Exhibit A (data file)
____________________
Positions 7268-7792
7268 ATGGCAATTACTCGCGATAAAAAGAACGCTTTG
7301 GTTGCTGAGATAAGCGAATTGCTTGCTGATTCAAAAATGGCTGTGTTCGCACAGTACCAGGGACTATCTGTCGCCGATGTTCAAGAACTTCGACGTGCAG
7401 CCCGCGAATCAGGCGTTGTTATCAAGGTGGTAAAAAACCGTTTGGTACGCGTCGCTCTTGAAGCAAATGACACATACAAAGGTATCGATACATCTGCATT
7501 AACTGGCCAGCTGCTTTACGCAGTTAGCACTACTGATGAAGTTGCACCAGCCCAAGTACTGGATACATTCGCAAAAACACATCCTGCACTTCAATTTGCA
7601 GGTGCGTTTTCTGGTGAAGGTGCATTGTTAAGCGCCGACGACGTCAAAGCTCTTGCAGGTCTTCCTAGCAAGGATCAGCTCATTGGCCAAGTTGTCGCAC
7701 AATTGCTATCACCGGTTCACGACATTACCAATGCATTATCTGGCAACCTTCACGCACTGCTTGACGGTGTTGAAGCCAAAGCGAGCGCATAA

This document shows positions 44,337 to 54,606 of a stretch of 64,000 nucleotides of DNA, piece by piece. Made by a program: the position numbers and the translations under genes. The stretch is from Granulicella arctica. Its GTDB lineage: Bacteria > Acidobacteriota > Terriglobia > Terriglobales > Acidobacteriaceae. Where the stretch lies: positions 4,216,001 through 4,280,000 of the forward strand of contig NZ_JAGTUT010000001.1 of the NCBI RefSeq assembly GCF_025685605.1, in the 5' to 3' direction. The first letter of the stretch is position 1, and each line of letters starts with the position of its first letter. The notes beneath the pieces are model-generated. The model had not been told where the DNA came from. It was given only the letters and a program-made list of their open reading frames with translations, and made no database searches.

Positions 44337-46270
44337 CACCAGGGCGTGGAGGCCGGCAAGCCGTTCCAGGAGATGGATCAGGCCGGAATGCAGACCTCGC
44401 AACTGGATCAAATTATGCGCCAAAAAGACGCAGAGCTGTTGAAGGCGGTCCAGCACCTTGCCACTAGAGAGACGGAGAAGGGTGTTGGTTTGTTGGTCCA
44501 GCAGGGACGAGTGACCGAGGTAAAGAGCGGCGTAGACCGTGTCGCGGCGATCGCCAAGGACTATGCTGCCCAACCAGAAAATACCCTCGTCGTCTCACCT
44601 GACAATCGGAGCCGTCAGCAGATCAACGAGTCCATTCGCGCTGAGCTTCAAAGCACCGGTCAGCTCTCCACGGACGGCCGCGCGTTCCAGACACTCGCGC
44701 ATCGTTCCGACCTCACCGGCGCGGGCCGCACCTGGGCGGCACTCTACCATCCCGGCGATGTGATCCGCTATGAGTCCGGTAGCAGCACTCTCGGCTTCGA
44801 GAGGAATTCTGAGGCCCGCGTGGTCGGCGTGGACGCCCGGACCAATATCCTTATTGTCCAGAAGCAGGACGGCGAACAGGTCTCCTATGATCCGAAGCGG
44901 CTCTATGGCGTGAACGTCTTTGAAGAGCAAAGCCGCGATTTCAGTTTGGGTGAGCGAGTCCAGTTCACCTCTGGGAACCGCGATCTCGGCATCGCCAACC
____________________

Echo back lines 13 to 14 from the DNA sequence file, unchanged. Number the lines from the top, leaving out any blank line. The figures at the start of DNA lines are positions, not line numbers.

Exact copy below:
44601 GACAATCGGAGCCGTCAGCAGATCAACGAGTCCATTCGCGCTGAGCTTCAAAGCACCGGTCAGCTCTCCACGGACGGCCGCGCGTTCCAGACACTCGCGC
44701 ATCGTTCCGACCTCACCGGCGCGGGCCGCACCTGGGCGGCACTCTACCATCCCGGCGATGTGATCCGCTATGAGTCCGGTAGCAGCACTCTCGGCTTCGA